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Monday News:

A different strain of Simsanity: Running 10,000 Ivy League simulations just wasn't enough for Big Apple Buckets.

Somehow I missed what Jay Billas remarked about Princeton until now.

I'm sure readers will have plenty to say about this excellent essay on Princeton basketball, Joe Scott and "the pressures of family."

Oregon State got their season underway with an exhibition victory over both Lewis & Clark.

Maureen Pedersen said,

November 5, 2012 @ 11:33 am

The desire to somehow justify/excuse/explain away Joe Scott's disastrous tenure at PU is very puzzling to me. He was, I'm sorry to say, spectacularly inept and pointing fingers at the players is a cop-out. It was his program to guide -he couldn't do it.

Jon Solomon said,

November 5, 2012 @ 11:41 am

It is fascinating to compare his time at Princeton with that at Denver where given no expectations and no tradition he's led that team to unprecedented heights. Just another layer to this complicated story.

John Poole said,

November 5, 2012 @ 1:06 pm

I'm curious about what Jay Bilas remarked about Princeton, but not curious enough to pay to find out!

Jon Solomon said,

November 5, 2012 @ 1:08 pm

Here's the quote:

"Even before Harvard lost Brandyn Curry and Kyle Casey, Princeton was the selection here. Ian Hummer will be the Ivy League Player of the Year, and the Tigers have the size up front to compete with any frontcourt in the nation."

John Poole said,

November 5, 2012 @ 1:25 pm

Nobody wanted Joe Scott to succeed more than I did. But, early in Joe's tenure, I watched one of his team practices. I was a team manager for two years back in the 60s when VBK was coach. His practices and halftimes could be very "animated". But Butch NEVER treated players like Scott did. He was very discriminating. He understood his players and know how to motivate and teach each individual. Unlike Joe. He treated everyone with disrespect, both privately (in practice) and publicly (to the press). I hate to speak badly of any alum. But, after seeing Joe's behavior, I could only conclude that he was a jerk.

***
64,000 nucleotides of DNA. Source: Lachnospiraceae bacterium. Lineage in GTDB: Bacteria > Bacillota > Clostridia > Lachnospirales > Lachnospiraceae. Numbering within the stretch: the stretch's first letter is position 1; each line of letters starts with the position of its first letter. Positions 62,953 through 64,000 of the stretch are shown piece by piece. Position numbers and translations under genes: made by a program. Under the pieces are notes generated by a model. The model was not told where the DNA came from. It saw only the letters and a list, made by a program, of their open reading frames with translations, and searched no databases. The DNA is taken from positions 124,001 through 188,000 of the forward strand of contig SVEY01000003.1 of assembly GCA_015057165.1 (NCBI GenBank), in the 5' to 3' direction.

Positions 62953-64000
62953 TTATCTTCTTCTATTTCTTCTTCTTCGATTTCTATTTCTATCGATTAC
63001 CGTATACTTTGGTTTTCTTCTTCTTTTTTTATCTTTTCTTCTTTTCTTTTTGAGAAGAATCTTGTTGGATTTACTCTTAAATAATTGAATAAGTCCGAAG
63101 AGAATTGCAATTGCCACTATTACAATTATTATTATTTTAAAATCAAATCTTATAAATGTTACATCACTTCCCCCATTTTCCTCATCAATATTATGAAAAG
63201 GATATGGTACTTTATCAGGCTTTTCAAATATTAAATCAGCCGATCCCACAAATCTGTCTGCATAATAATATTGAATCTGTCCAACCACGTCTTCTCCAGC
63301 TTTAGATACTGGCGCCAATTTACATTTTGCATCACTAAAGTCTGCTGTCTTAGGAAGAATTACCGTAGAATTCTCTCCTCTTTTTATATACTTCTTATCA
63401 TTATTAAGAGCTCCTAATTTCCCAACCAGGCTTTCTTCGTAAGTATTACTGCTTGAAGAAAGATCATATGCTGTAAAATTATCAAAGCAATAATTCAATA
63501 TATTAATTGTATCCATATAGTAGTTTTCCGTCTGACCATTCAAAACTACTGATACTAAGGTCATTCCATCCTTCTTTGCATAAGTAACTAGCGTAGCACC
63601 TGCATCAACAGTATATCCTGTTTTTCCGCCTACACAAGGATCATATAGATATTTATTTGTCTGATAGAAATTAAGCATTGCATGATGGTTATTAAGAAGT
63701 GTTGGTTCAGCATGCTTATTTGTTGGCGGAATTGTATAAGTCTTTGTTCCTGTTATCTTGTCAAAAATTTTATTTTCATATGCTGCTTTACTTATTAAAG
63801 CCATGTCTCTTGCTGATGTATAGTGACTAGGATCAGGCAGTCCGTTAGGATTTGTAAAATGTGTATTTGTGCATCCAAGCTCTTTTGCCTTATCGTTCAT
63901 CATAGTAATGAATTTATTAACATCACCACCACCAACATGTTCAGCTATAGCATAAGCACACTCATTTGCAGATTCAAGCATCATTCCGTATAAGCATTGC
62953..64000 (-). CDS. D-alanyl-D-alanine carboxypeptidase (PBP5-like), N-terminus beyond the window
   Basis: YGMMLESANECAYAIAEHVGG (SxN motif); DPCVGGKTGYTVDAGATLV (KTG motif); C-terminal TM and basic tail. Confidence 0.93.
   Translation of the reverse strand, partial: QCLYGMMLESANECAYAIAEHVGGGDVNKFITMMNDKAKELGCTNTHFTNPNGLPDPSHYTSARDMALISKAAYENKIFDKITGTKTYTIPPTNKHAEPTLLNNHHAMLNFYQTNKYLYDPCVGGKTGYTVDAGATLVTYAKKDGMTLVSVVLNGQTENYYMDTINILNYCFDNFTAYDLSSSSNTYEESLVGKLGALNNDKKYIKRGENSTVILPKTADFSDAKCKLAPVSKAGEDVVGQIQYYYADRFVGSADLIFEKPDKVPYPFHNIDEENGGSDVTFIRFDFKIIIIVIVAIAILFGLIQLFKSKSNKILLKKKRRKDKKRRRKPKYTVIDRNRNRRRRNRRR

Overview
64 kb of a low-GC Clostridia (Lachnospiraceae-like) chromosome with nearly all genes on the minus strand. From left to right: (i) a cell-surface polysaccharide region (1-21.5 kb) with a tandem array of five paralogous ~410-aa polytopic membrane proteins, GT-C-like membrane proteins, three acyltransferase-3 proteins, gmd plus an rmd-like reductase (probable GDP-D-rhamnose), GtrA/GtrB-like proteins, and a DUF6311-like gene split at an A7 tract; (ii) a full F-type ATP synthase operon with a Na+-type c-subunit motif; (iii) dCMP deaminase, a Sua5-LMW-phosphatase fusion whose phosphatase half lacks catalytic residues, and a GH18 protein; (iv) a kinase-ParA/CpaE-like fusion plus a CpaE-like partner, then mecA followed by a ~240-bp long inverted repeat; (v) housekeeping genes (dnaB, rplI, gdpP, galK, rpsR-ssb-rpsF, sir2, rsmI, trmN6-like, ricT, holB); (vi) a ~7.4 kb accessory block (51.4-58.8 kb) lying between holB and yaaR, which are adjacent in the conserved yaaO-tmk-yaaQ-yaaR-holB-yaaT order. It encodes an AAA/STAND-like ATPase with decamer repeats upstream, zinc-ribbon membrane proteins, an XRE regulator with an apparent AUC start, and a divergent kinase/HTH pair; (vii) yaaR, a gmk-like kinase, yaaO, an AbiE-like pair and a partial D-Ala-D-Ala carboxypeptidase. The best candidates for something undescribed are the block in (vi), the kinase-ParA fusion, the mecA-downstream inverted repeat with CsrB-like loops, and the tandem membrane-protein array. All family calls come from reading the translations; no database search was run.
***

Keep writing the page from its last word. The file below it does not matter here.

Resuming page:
larry said,

November 5, 2012 @ 2:50 pm

Jon, I do not know Coach Scott personally. Those that do, lead me to believe John Poole is close to the truth. That being understood, I, unlike others, will continue to point fingers at some of the players.

Daniel Maass said,

November 5, 2012 @ 3:19 pm

As heartbeaking as it was to see coah Johnson go, this article reminds me how lucky we were to have him in the first place. Princeton basketball was on the brink of total irrelevance - I had the displeasure of attending many of those games during the Dark Days of Joe Scott while I was a student, and I can tell you that no one on campus (outside of Cap) cared about the team. We're still not back to the glory days of the 90s when (I'm told) important conference games would routinely sell out, but the difference in atmosphere between now and 5 years ago is night and day. It's scary to think how close to a permament decline we came.

Steven Postrel said,

November 9, 2012 @ 8:28 pm

I'll say what I've said before--Carrill was Scott's role model and he was very nasty to players both privately and publicly. In fact, Carrill said that one of his principles was that he would only criticize a player in front of the whole team, and he had few compunctions about criticizing them to alumni and the press in very specific terms.

The problem is that players had changed over the years, and that style no longer worked (as Carrill pretty much admitted just before retiring). Scott got away with it at a military academy desperate for success, but that approach crashed and burned at Princeton. I think the experience mellowed Scott--he's much less tough on his players, in public at least, since he went to Denver. Clearly, it was better for the program and for him that he moved on to Denver, but I don't think his tenure revealed character flaws--just a mistaken approach to modern player relations.

It should be pointed out that JS is a very good coach in terms of squeezing performance out of his players and seems to be an above-average recruiter and program builder. There have been times under his tenure when AFA and Denver have played some of the most beautiful basketball you'll see. Their floor spacing, movement off the ball, and passing are sometimes more "classic" than anything seen under his Princeton successors.

But I'm very happy he's in Denver and Mitch Henderson is at Princeton. Some bells can't ever be unrung.

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